This is part two of the frequently asked question, “Why am I not losing weight?” In part one of this three-part installment, I went over why people think they are not losing weight (that usually aren’t true).
In this post, part two, I’m going to share five of the most common reasons you are most likely not losing weight.
#1 Water Retention
Note: To be clear, I’m not talking about edema. Edema is a severe medical condition. If you think you have edema, please seek immediate medical attention.
The type of water retention I’m talking about only affects vanity. It’s the stubborn layer that covers your abs, hips, and thighs. No matter how hard you train, it seems never to go away.
What Causes Water Retention?
There are three main reasons you may be retaining water:
- Elevated cortisol levels
- Sodium and potassium imbalances
- Not drinking enough water
Here’s a more in-depth breakdown of each of these points below.
#1 Elevated cortisol levels
Cortisol has become to be known as the “stress hormone,” but the hormone has more connections in the body, including its relation to low blood sugar.
It’s a hormone produced by the adrenals in response to stress and low blood sugar levels.
Almost every cell has receptors for cortisol, so its effects are countless and include influencing:
- blood sugar
- fluid retention levels
- the metabolism of food
- the central nervous system and more
Cortisol is made in the adrenal gland, and most cells have cortisol receptors. Since most human cells have cortisol receptors, it’s a hormone critical general health and well-being. Cortisol can help:
- regulate blood sugar
- control metabolism
- decrease inflammation
- help memory formulation
In this post, I’m going to focus on its effect on balancing salt and water in the body and helping control blood pressure.
Usually, cortisol does not cause water retention. On the other hand, research shows that cortisol levels increase dramatically when crash dieting. One unwanted effect is increased water retention.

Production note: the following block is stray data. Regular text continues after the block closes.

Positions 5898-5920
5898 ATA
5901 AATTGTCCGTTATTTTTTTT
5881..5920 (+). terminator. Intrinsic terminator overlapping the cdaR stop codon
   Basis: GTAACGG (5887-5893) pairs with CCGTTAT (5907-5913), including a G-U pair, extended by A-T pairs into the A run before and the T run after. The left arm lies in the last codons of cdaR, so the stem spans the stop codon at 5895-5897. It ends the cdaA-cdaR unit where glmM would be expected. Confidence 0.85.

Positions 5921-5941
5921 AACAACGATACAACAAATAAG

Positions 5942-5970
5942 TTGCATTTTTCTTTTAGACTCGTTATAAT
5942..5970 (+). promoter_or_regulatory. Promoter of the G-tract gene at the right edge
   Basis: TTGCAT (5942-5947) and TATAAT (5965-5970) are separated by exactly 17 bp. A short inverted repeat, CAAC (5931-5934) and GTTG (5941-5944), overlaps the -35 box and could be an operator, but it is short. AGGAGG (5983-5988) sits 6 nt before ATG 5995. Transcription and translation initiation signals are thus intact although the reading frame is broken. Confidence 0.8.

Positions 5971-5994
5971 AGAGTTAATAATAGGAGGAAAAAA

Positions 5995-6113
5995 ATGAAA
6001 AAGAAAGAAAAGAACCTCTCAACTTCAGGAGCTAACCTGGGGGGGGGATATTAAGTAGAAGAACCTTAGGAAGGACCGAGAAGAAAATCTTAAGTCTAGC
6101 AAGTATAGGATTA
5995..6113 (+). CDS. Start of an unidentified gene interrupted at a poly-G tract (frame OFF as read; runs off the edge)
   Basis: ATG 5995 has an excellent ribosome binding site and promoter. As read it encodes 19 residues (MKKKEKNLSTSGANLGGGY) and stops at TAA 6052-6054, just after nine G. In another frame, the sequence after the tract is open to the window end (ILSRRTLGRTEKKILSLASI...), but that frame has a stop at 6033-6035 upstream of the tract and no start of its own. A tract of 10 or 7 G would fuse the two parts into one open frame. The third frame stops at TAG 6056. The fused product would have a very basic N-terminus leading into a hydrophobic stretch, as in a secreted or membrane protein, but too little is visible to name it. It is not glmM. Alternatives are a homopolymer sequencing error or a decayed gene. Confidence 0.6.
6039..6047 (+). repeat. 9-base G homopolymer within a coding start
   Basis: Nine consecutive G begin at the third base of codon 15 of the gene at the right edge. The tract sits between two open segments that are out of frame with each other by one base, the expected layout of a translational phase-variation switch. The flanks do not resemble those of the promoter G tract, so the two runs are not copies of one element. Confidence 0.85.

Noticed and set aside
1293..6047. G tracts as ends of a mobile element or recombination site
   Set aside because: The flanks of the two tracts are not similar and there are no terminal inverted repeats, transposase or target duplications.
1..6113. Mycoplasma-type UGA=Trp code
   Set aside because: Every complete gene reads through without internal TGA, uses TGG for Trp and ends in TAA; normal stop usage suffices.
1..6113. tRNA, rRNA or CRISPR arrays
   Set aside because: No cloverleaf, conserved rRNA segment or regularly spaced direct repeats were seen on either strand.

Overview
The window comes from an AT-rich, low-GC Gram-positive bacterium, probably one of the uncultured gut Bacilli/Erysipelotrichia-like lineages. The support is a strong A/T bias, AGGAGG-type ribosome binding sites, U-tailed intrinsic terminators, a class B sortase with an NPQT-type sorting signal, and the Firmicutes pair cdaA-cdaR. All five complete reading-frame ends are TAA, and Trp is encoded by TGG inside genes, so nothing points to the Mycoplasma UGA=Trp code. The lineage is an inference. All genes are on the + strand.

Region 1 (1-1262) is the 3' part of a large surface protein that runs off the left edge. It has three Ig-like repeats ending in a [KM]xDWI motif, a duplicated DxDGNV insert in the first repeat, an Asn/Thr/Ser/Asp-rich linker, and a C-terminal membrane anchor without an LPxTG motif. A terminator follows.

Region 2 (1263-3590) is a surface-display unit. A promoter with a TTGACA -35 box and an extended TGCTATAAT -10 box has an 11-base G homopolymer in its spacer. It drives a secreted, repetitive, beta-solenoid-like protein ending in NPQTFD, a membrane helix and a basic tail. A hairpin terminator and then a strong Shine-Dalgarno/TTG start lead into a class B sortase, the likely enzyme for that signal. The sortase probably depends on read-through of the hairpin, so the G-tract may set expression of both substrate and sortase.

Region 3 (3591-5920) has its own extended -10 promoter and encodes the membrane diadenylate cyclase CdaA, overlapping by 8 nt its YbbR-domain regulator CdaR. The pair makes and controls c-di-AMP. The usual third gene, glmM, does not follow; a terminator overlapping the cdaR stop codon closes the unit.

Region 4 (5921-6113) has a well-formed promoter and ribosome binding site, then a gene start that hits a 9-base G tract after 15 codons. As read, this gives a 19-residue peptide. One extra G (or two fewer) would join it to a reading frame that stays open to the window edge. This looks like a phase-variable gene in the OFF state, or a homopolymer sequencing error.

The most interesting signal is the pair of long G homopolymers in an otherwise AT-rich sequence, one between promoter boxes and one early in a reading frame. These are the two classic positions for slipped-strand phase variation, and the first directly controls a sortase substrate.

This is why stress-management has become not only important to mental health, but also body composition. If spiked cortisol levels cause your body to hold to water, lower stress levels may cause you to look less bloated.
#2 Sodium and potassium imbalances.
Sodium is an essential mineral. Mostly commonly known as table salt (sodium chloride), in the body, it plays the vital role of maintaining fluid balance. It’s easy to consume sodium and the water that comes with it.
So when you eat a bunch of sodium, your cells retain water temporarily. This is why you can decrease water retention by restriction sodium intake.
Potassium plays a vital part in this equation of cellular fluid balance. Think about sodium as absorbing water and potassium as pumping it out.
If you don’t have enough potassium (pumping) then sodium and fluids are waiting to be pumped, causing you to look bloated and soft. The same goes for having too much sodium because it absorbs fluids that have to be pumped.
#3 Not drinking enough water.
Your body will adjust if you don’t give it enough water. By adjusting I mean, increase how much water you retain. When dehydrated, body mechanisms release hormones like aldosterone and vasopressin. Both increase water retention.
The causes of water retention summed up:
- You are in a calorie deficit. Most likely, a massive debt.
- You are exercising too much. It’s usually too much cardio which can elevate cortisol levels.
- You are paying attention to your potassium and sodium intake. Typically, sodiums numbers vary too much while potassium intake is too low.
- You aren’t’ drinking enough water.
#2 New to Strength Training
Newbies can lose fat and build muscle at the same time. When you are building muscle, you are also adding weight. Not just to the bar, but to the scale too.
You also weigh more because muscles store a lot of glycogen and water when you start to train them intensely.
These are the “newbie gains” that inspire and encourage some people. It’s so predictable that every personal trainer knows and uses this to their advantage. It’s fantastic when gaining weight and size is the goal.
When you want to lose weight, it’s harder to grasp the predictable reality that weight loss is unlikely during the first 3 to 6 weeks when you are eating and lifting correctly for the first time.
This is why tracking your waist measurement is more important than your weight, early on. It’s a more reliable indicator of fat loss during the beginning of a fat loss journey. When your waist is shrinking, know that you are losing fat. You don’t have to forget the scale (take your measurements) just understand you lose fat regardless of the numbers you see.
Eventually, you will see your weight drop if you have a lot of body fat to lose. You will not be able to continue losing fat and building muscle. Sooner or later, you can only do one or the other.